## 1. Introduction

The annual average precipitation in Taiwan is 2500 mm, 2.6 times higher than the global average values. In spite of the high precipitation per unit area, the annual precipitation per person is only 1/7 of the global average, due to both small land area and large population [1]. Analysis of environmental sustainability indicators revealed that Taiwan ranked 18th among 146 countries experiencing water shortages, with the average available water per person in Taiwan being 1740 m^{3}/year [2]. Climate changes and increasing temperature experienced in recent decades caused the precipitation in Taiwan to increase during the rainy season, while decreasing in the dry season, resulting in a drier dry season and a wetter wet season [3]. Consequently, stream flow in both dry and wet seasons varied significantly. Thus, it is urgent to assess and discuss groundwater recharge characteristics, toward effective water resource management in Taiwan.

When analyzing the hydrogeological model and groundwater system of a region, the study on recharging groundwater through precipitation is a very important but complex issue. Meteorological factors (e.g., intensity and delay of precipitation, temperature, humidity, and wind speed), thickness of the soil layer, prevailing groundwater level, topographical conditions on the surface, vegetation cover, and land uses, all have direct relationships with the system and must be considered [4–10]. It is very easy to measure precipitation and run‐off amounts when analyzing water balance, but it is very difficult to quantify the recharging process. Its evaluation requires not only precipitation data, but also other factors, such as prevailing climatic conditions, soil type, soil moisture status, vegetation cover, and evapotranspiration conditions [11, 12]. The infiltration of precipitation into the soil leads to the recharging process and is an important factor determining circulation of the groundwater system and its recharge volume.

Groundwater recharge can be quantitatively estimated using two methods. The first is the water balance model [13–16], which is applicable for humid regions; the second is for arid regions and involves the use of tensiometers, tracers, infiltrometers, and other instruments on site to observe the movement of water in the unsaturated zone, before estimating the groundwater recharge for that area [17–19]. However, it is generally more difficult to implement the second method because of high costs and the need for long‐term monitoring on site. The existing methods for estimating groundwater recharge at the regional level using the water balance model are further divided into two types: (i) precipitation, infiltration, run‐off, evapotranspiration, and groundwater recharge are treated as components of an interrelated system, with the soil moisture status being that of an ever‐changing soil water balance model [7, 20, 21]; and (ii) the hydrograph of a stream flow is used to estimate its base flow, with the latter being treated as the groundwater recharge (based on the assumption that the heterogeneous hydrogeological conditions within the catchment area are ignored) [22–26].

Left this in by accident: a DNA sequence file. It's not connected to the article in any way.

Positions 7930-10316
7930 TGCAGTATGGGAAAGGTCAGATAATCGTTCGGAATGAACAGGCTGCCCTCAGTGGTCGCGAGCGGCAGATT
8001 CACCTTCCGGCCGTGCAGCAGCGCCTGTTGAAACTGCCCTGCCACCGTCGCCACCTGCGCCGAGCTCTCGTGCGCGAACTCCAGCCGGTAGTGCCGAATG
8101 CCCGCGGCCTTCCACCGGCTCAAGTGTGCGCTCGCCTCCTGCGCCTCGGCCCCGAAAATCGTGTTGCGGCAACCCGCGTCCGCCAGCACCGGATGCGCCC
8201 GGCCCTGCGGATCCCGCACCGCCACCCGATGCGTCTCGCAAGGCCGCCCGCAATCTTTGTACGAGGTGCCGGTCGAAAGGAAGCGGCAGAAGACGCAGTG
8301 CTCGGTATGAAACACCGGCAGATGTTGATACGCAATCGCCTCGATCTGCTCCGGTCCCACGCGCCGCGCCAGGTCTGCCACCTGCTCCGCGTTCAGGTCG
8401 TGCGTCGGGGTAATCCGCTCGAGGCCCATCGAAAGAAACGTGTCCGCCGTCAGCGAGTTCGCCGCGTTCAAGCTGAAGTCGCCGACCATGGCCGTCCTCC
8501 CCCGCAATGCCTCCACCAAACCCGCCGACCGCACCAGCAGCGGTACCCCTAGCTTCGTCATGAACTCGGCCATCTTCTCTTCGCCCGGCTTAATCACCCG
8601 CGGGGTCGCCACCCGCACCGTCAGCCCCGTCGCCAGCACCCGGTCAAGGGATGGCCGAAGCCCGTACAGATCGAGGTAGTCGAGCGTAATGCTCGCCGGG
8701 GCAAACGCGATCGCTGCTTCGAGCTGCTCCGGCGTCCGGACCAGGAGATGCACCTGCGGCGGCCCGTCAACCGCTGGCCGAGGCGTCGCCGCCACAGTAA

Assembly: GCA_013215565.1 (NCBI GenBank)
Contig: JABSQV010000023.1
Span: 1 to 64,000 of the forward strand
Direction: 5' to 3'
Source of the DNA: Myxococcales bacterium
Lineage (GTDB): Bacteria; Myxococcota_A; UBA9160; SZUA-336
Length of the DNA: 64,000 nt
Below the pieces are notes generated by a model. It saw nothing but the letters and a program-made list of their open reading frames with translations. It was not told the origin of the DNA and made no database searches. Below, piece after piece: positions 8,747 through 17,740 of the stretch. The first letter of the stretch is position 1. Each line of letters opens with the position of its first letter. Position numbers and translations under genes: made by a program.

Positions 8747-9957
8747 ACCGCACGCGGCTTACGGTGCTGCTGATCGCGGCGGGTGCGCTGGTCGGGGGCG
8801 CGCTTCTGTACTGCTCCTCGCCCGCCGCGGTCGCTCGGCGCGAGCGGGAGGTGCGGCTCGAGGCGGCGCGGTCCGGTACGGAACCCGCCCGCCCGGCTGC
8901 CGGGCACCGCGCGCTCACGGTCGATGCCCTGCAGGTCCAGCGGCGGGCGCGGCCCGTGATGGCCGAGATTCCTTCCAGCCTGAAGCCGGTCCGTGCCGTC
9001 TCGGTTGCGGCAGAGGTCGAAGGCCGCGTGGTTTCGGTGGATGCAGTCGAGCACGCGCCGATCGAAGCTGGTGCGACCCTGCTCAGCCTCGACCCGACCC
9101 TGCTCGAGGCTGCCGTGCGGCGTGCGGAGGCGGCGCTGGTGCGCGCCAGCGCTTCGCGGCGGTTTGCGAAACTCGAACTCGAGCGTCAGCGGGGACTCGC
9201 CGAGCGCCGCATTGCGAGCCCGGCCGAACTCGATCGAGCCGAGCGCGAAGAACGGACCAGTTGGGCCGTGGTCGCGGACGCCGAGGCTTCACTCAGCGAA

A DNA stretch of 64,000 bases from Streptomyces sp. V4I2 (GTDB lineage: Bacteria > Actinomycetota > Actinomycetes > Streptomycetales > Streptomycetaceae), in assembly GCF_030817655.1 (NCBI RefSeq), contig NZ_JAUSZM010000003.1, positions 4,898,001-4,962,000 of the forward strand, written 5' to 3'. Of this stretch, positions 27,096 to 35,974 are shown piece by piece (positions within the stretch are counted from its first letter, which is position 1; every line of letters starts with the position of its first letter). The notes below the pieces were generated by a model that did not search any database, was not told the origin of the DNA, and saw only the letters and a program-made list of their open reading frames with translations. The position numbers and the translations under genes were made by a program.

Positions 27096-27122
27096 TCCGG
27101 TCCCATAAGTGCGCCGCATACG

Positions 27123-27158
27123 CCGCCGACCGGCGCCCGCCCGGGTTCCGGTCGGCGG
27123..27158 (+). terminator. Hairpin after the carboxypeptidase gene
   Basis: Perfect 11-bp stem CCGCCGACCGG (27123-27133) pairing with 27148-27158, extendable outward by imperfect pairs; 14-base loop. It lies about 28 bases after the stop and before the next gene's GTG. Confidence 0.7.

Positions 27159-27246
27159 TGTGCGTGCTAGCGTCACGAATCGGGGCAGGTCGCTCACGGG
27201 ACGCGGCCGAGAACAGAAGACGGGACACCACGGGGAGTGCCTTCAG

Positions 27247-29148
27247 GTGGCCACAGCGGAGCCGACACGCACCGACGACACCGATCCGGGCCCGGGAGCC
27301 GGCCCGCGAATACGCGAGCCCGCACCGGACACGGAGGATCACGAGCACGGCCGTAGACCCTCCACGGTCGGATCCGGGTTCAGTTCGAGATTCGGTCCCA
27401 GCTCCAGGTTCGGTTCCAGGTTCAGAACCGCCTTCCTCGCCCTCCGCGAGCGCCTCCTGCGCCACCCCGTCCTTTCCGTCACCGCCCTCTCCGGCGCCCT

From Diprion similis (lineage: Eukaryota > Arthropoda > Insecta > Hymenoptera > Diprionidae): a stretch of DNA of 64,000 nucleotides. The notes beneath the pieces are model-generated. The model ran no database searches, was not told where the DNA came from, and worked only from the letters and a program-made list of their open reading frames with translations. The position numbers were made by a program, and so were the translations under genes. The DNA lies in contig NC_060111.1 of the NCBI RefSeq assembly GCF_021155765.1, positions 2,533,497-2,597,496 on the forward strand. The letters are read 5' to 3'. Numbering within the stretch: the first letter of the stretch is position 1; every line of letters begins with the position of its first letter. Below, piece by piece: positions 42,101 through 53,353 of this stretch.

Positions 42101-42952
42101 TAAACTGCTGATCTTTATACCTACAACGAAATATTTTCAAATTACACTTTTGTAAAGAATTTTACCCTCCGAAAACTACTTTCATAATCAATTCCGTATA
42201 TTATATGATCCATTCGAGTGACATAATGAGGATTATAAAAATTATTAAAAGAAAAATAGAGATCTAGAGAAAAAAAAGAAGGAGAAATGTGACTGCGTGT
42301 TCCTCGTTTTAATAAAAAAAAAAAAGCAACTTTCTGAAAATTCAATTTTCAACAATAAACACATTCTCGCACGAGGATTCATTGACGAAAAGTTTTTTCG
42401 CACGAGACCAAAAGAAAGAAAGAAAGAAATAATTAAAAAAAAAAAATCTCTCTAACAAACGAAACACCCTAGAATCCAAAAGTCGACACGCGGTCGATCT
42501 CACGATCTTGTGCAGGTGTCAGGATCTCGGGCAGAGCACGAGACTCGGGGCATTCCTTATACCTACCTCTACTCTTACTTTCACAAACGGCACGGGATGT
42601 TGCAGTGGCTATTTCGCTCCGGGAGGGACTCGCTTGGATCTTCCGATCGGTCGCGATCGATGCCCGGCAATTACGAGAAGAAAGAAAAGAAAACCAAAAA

In this study, the base flow estimation method was used to determine groundwater recharge and the evapotranspiration from the unsaturated zone was not considered. The calculation method to determine the effective recharge is simple, and it neither requires any complicated hydrogeological models, nor factors such as weather conditions and soil types. In this study, the calculation method was used to assess long‐term changes of groundwater recharge in Northern Taiwan, and the findings can serve as reference for the management of water resources.

## 2. Methodology

### 2.1. Base flow model

Based on the concept of water balance and the data from stream flow gauging stations in the main river basins of the catchment area, this study employed the stream flow PARTitioning (PART) program (a base flow analysis method) developed by the US Geological Survey [27]. This method utilized the stream flow data to separate the base flow, which is regarded as the groundwater recharge. However, for rainy and humid regions and steep mountainous areas, if the estimation of groundwater recharge is based solely on base flow separation, it will often lead to overestimation of the base flow during the wet season [7, 28]. Therefore, the calculation of a steady base flow separation is required. In this study, a method for steady base flow analysis was adopted for this calculation to subsequently estimate a reasonable groundwater recharge.

Using Grey theory, the steady base flow analysis obtains data trends with reference to the rearrangement and accumulation of data. The steady base flow analysis uses trends for a low‐flow period, a steady base flow period, and an overestimated base flow period, as shown in **Figure 1**. These are obtained after the rearrangement and accumulation of the separated base flows, and then, the steady base flow period is linearly extrapolated to achieve the steady base flow.

The steps in the analytical process are as follows:

Obtain the base flow of each month by base flow separation.

Sum the base flow per month over several years and then average the sum to achieve the long‐term mean base flow on a month‐by‐month basis.

Sort the long‐term mean base flow of each month in descending order and accumulate them to obtain the base flow accumulated per month and the trend of such base flows.

Determine the rising point of the base flow by the trend line of the accumulated base flow and obtain the steady base flow period.

Obtain the annual base flow, namely the annual groundwater recharge, by the extrapolation of the linear regression equation.

### 2.2. Mann‐Kendall test

Mann‐Kendall (MK) [29, 30] test is a nonparametric method developed from Kendall's tau (τ). It can be used to test the relationship between two sets of data. The advantages of this method is that extreme values and missing data problems will not seriously affect the certification value. The MK test assesses the trend in a series via comparing the value of the series before and after to determine whether the series exhibits a specific degree of trend. The null hypothesis given that if there is not significant trend in the series, test statistic *S* is defined as follows: